Last week I came across this editorial about GTA 5. About halfway through, the author, Tom Bissell, made a point that sent me reeling: "I review books too...No reader has ever told me he hopes I get cancer in response to a negative book review, which I've had happen with games. I've never met a literary critic who distrusts publishers as much as game critics distrust game developers. I've never met a smart reader who sneers at books as reflexively as many smart gamers reflexively sneer at games. Many people involved in this medium hate so much of it and one another."
Gosh it was painful to read. I felt reprimanded. I mean, I can remember explicitly when I’ve acted exactly how he writes about. We’ve all done it: reflexively scoffed at a game just because it’s popular, or a different franchise than you’re used to, or it's liked by someone you consider to have a lower opinion than yours. But most importantly, it brought up a paradox. I don’t know why I hadn’t realized it before, but with the recent release of Beyond: Two Souls (and subsequently the Internet's vitriolic response), an ugly trend in the video game industry was laid out for me. We as gamers hate stagnation and formulaic games; but, ironically, we have no tolerance for the wholly innovative failures we encounter along the way.
Think of it this way: When a new Madden or Call of Duty game comes up, what is the loudest voice you hear? Typically, it's one of derision. "Another COD! Didn't they just do this last year? It's a reskin! What's new? What a cash in! Of course it's another shooter!" Hell, we've got just an article recounting such hate for Black Ops 2. The consistent theme here is that me, you, and every other outspoken voice on the Internet wants something new, something innovative, something that isn't just a brown-infused World War II shooter.
But then we get just such an innovative experience in Beyond: Two Souls, and we call it a “fever dream.” The game experiments with many creative risks, and instead of acknowledging what it’s trying to accomplish, we prey on David Cage because he is an eccentric and easy target. We don’t bother putting in the time to try to see what his work is doing and appreciate the positives. A good parent will celebrate their child’s victories and turn their mistakes into a learning moment. Why can’t we emulate that?
And let’s be real here: In many ways, Beyond fails. Absolutely. Nothing in art is perfect. As I wrote in The Beyond: Two Souls review, there was a baseline of solid storytelling that was just not present. As I was playing Beyond, I was frustrated at the lack of connection between the characters in the game. Except for one pair: Jodie and the small side character of Stan the homeless man. Did I know why? No clue. I don’t have enough professional experience to know if it was the actors’ chemistry, the direction they were given before the scene take, or the specific writing that went into it.
But while I may not know, I'm sure as hell David Cage and his development team have a better idea than me. So instead of angrily calling the entire narrative trash, I say, “Hey, I really felt something with these two characters, it’d be cool in the future to use whatever was done here with the rest of the cast.” By dogpiling onto Cage and Quantic Dream, all we’re really doing is making these artists feel shitty. Is that really the most constructive way to repay them for pouring their souls into a creative endeavor?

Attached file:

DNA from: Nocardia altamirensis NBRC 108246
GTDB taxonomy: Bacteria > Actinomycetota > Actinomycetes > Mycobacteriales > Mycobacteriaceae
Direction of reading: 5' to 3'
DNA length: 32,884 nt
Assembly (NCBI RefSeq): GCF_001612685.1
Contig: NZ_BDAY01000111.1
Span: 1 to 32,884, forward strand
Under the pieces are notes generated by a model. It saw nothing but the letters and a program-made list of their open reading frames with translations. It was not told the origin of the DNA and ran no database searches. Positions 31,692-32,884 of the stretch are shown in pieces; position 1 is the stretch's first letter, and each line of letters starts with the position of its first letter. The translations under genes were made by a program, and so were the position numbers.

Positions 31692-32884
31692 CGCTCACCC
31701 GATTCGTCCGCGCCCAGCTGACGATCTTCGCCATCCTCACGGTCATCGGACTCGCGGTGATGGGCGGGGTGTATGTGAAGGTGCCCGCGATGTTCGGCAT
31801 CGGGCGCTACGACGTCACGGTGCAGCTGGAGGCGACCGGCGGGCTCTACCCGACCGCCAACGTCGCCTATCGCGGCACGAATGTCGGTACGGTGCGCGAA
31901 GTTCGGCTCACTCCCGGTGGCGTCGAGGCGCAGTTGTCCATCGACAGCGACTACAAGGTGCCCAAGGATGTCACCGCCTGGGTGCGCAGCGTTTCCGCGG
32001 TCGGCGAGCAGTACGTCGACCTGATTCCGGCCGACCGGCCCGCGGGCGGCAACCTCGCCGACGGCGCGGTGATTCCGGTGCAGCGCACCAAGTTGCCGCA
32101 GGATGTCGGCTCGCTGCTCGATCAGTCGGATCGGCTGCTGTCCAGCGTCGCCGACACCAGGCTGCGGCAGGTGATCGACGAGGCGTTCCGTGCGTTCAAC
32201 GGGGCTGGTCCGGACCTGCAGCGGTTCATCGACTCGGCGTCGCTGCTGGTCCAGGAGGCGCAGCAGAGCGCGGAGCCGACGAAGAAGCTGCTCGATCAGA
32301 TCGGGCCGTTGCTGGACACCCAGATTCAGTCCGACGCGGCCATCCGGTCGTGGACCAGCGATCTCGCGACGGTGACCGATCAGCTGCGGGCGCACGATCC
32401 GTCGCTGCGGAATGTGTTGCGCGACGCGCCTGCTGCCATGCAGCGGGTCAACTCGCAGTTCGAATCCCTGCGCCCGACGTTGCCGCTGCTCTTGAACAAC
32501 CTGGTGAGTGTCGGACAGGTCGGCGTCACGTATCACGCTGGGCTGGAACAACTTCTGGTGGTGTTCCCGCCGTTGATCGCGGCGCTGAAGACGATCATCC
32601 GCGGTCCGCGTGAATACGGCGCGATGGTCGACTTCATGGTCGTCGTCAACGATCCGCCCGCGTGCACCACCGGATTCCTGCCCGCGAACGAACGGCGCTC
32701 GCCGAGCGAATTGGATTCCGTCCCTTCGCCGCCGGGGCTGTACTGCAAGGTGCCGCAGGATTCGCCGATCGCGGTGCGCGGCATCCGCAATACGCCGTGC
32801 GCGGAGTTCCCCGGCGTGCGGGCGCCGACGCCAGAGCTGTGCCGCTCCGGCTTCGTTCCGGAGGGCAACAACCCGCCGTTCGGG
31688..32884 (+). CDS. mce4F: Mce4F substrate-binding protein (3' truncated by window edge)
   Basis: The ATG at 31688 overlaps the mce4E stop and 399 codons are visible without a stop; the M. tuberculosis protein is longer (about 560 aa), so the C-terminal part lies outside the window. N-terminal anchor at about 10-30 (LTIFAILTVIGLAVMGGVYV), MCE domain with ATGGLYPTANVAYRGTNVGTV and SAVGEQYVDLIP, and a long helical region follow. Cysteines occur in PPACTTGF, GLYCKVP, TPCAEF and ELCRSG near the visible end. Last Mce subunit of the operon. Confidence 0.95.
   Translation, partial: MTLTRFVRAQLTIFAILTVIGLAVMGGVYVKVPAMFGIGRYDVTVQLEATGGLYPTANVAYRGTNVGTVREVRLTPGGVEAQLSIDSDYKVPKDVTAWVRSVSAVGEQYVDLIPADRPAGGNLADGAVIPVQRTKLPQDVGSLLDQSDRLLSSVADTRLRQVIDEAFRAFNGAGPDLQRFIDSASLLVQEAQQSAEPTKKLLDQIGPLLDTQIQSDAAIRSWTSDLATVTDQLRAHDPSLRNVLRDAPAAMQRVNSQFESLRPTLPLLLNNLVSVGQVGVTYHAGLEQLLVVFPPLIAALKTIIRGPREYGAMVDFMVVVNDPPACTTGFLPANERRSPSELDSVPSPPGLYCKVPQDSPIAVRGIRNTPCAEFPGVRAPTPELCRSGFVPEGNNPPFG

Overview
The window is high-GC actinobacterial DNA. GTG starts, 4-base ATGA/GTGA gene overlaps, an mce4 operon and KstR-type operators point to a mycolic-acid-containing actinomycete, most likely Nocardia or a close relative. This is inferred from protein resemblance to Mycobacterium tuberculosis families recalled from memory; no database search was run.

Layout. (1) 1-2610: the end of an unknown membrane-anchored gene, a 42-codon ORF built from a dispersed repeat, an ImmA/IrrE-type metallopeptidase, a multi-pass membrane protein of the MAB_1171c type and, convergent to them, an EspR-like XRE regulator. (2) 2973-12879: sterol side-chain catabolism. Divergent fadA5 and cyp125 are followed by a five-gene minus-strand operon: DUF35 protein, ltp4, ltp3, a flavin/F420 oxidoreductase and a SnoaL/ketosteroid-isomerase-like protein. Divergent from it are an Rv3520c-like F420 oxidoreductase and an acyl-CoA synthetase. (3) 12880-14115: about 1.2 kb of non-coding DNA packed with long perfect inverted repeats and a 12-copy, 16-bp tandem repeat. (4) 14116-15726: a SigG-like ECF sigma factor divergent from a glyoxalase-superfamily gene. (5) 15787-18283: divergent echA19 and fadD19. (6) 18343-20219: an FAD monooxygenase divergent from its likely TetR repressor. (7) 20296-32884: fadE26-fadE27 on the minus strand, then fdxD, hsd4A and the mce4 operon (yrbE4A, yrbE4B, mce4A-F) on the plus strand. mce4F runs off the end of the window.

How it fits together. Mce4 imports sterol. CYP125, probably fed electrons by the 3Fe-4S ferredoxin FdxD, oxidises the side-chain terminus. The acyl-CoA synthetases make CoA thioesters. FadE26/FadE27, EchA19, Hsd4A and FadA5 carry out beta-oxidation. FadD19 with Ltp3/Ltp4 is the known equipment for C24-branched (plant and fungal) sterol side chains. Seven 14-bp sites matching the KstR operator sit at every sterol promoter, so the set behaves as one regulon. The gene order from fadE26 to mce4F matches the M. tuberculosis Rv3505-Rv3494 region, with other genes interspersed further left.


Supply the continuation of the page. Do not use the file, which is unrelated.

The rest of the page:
So yes, it fails. But my god in other ways it's completely ground-breaking. Years ago we got the proof of concept Kara. It was Quantic Dream dipping their toes in the water and saying, “Does this work? Hmmm…it seems to work...brb, trying something with this.” And with Ms. Ellen Page really carrying the role of Jodie, perhaps film and games will start sharing more than just terminology. Wouldn’t that be awesome? Chris Pratt becoming Nathan Drake? Now we have an example of that working! All of those different paths each scene can go down? Stunning, something that could only be done in video games, perhaps established writers will take note now and want to hop onto a video game in the future.
Irrespective of it's success and failure, this is what innovation looks. Georgeous or ugly, its definition has never included, “Getting it right.” I mean hell, our medium is only 30-years-old. So we all have to understand that game developers and artists and journalists and consumers are all trying to find their footing and understand where our trajectory leads. It’s all about iteration, and still no one has it right. I mean, oral storytelling has had a few thousand years head start on us and stand-up comedians still have shitty sets. What’s important is the process, not the destination. Beyond is just a branch on the tree.
We don’t want our video game companies to be terrified of experimenting, thinking one wrong step could sink them and the hundreds of people who work there. We are a small, young, impassioned industry. And unlike, say, the Hollywood film industry or book-publishing industry, we've seen that developers really do listen to what people say about their work. Because they’re learning too. You have the ability to actually give productive feedback that will make it to the ears of people who actually create something. Don't squander that opportunity. This is an iterative process and everyone must be involved. Pick up the game, play it, give feedback. It’s up to us to move the industry forward.
You know that kid at parties who talks too much? Drink in hand, way too enthusiastic,ponderously well-educated in topics no one in their right mind should know about? Loud? Well,that kid’s occasionally us. GR Editorials is a semi-regular feature where we share our informed insights on the news at hand. Sharp, funny, and finger-on-the-pulse, it’s the information you need to know even when you don’t know you need it.